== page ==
Library Loot is a weekly event co-hosted by Claire fromThe Captive Reader and Marg from The Adventures of an Intrepid Reader that encourages bloggers to share the books they’ve checked out from the library. And of course check out what other participants are getting from their libraries.
This afternoon I went to the library! Here’s what I got:
East of Eden by John Steinbeck
Classic; 601 pages
Set in the rich farmland of California’s Salinas Valley, this sprawling and often brutal novel follows the intertwined destinies of two families—the Trasks and the Hamiltons—whose generations helplessly reenact the fall of Adam and Eve and the poisonous rivalry of Cain and Abel. Here Steinbeck created some of his most memorable characters and explored his most enduring themes: the mystery of identity; the inexplicability of love; and the murderous consequences of love’s absence. (from Goodreads)
Don’t have much to say about this one. I’m reading it for a challenge this month but I’m not really looking forward to it. Also, I didn’t realize that it was so long!
Birdsong: A Novel of Love and War by Sebastian Faulks
Classic; 483 pages
Set before and during the great war, Birdsong captures the drama of that era on both a national and a personal scale. It is the story of Stephen, a young Englishman, who arrives in Amiens in 1910. Over the course of the novel he suffers a series of traumatic experiences, from the clandestine love affair that tears apart the family with whom he lives, to the unprecedented experiences of the war itself. (from Goodreads)
The April theme over at the Classics Club for events is war, and someone is hosting a reading along if this! I really want to join but I just don’t know if I will have the time. I’m hoping to at least start it and if necessary to finish it in May, so we’ll see!
In the Wake of the Plague: the Black Death and the World It Made by Norman Cantor
History; 245 pages
The Black Death was the fourteenth century’s equivalent of a nuclear war. It wiped out one-third of Europe’s population, taking some 20 million lives. And yet, most of what we know about it is wrong. The details of the Plague etched in the minds of terrified schoolchildren—the hideous black welts, the high fever, and the awful end by respiratory failure—are more or less accurate. But what the Plague really was and how it made history remain shrouded in a haze of myths.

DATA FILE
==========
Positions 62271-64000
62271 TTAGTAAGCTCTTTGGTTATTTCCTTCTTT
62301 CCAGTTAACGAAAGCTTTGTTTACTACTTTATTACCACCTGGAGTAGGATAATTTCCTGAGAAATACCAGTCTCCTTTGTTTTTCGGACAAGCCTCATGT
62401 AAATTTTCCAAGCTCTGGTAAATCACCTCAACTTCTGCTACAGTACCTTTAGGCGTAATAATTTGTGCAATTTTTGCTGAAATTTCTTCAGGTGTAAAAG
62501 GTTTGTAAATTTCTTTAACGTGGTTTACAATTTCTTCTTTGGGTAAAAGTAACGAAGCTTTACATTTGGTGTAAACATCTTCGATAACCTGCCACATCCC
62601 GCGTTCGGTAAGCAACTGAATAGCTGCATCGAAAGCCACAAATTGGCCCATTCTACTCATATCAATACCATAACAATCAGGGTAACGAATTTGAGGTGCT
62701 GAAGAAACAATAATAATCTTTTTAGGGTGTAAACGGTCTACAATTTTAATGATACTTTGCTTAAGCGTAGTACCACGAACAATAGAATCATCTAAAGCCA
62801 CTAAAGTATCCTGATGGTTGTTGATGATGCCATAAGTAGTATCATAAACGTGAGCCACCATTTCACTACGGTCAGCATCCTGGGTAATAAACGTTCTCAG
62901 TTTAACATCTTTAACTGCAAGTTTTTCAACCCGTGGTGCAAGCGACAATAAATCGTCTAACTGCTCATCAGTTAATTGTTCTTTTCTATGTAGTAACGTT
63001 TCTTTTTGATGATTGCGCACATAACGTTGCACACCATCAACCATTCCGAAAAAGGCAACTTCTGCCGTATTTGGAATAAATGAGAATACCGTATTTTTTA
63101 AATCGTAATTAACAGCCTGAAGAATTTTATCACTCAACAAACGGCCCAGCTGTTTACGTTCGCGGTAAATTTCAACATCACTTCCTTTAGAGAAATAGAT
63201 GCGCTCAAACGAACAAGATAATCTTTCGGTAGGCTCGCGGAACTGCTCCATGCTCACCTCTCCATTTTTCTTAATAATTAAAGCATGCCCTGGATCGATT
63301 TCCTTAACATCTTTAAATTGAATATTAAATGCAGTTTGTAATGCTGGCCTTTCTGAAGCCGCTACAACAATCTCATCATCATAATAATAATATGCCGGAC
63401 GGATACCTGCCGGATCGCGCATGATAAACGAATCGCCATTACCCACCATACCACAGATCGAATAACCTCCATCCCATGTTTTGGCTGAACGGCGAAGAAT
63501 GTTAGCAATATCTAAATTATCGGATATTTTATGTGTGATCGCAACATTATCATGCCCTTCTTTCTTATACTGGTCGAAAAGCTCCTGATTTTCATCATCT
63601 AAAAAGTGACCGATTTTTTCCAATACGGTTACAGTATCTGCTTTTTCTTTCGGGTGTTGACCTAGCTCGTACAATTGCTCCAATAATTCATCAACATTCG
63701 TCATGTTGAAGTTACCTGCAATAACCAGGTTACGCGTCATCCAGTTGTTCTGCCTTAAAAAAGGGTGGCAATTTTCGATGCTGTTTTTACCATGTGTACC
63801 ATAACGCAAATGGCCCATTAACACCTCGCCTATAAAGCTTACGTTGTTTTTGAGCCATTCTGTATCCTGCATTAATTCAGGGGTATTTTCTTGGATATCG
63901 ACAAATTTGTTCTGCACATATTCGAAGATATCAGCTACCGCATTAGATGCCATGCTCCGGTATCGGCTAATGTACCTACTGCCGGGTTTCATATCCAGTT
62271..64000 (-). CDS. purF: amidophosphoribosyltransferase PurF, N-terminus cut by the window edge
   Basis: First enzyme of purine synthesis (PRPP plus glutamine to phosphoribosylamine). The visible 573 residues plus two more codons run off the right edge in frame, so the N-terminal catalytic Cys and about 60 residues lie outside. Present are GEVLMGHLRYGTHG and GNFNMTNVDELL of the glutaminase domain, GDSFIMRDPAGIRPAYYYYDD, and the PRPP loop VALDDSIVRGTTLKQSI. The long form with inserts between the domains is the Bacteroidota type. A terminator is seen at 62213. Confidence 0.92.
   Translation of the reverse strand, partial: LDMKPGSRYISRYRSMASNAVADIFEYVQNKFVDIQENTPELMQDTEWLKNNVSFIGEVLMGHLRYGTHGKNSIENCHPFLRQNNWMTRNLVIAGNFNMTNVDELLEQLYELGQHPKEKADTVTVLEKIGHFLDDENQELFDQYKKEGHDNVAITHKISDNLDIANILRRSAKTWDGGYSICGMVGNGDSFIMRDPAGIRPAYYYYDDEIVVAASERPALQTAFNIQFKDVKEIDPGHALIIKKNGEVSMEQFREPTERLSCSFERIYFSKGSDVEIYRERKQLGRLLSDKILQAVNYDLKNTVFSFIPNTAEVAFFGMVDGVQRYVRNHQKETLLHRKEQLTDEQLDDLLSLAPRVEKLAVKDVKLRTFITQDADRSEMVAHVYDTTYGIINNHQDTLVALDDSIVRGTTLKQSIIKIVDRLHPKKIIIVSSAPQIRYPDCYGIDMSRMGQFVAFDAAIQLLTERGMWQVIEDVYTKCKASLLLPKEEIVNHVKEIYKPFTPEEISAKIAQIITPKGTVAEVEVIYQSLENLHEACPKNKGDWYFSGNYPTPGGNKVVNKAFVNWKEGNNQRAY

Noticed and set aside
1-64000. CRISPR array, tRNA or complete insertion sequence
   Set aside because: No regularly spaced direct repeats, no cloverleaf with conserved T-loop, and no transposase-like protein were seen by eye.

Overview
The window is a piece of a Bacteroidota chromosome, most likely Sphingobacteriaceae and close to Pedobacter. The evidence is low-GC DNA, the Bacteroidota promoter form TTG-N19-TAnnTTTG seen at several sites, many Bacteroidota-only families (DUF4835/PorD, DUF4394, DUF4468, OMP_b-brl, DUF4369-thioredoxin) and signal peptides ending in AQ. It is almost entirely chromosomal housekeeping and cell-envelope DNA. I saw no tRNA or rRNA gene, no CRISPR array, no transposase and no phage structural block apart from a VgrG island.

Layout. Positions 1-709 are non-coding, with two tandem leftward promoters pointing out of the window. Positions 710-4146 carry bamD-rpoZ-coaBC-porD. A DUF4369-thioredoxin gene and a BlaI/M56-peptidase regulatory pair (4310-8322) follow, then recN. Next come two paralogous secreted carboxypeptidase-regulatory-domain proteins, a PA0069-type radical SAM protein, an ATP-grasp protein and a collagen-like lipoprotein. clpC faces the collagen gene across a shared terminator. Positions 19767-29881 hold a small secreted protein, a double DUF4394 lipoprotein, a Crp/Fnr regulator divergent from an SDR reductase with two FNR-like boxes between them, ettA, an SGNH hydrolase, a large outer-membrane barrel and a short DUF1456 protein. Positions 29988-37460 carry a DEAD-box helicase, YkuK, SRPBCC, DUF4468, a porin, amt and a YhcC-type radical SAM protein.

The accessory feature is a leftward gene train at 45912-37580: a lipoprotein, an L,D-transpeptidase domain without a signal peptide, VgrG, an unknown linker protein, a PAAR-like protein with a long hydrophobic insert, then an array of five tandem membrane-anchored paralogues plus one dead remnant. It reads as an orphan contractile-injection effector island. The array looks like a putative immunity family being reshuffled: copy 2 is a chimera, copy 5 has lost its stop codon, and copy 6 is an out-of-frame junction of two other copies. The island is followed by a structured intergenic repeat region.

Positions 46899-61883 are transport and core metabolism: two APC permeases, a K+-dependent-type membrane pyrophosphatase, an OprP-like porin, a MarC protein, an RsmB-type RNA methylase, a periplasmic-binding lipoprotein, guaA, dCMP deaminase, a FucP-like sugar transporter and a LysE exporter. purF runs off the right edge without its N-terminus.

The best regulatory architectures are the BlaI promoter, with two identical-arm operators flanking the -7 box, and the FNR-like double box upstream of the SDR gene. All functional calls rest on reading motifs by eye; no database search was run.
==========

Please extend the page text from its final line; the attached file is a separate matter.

Now, Norman Cantor, the premier historian of the Middle Ages, draws together the most recent scientific discoveries and groundbreaking historical research to pierce the mist and tell the story of the Black Death as a gripping, intimate narrative. (from Goodreads)
Yay for research!
Nothing to Envy: Ordinary Lives in North Korea by Barbara Demick
Non-fiction; 316 pages
A National Book Award finalist and National Book Critics Circle finalist, Barbara Demick’s Nothing to Envy is a remarkable view into North Korea, as seen through the lives of six ordinary citizens. “Nothing to Envy” follows the lives of six North Koreans over fifteen years — a chaotic period that saw the death of Kim Il-sung, the unchallenged rise to power of his son Kim Jong-il, and the devastation of a far-ranging famine that killed one-fifth of the population. Taking us into a landscape most of us have never before seen, award-winning journalist Barbara Demick brings to life what it means to be living under the most repressive totalitarian regime today — an Orwellian world that is by choice not connected to the Internet, in which radio and television dials are welded to the one government station, and where displays of affection are punished; a police state where informants are rewarded and where an offhand remark can send a person to the gulag for life. Demick takes us deep inside the country, beyond the reach of government censors. Through meticulous and sensitive reporting, we see her six subjects — average North Korean citizens — fall in love, raise families, nurture ambitions, and struggle for survival.”Nothing to Envy” is a groundbreaking addition to the literature of totalitarianism and an eye-opening look at a closed world that is of increasing global importance. (from Goodreads)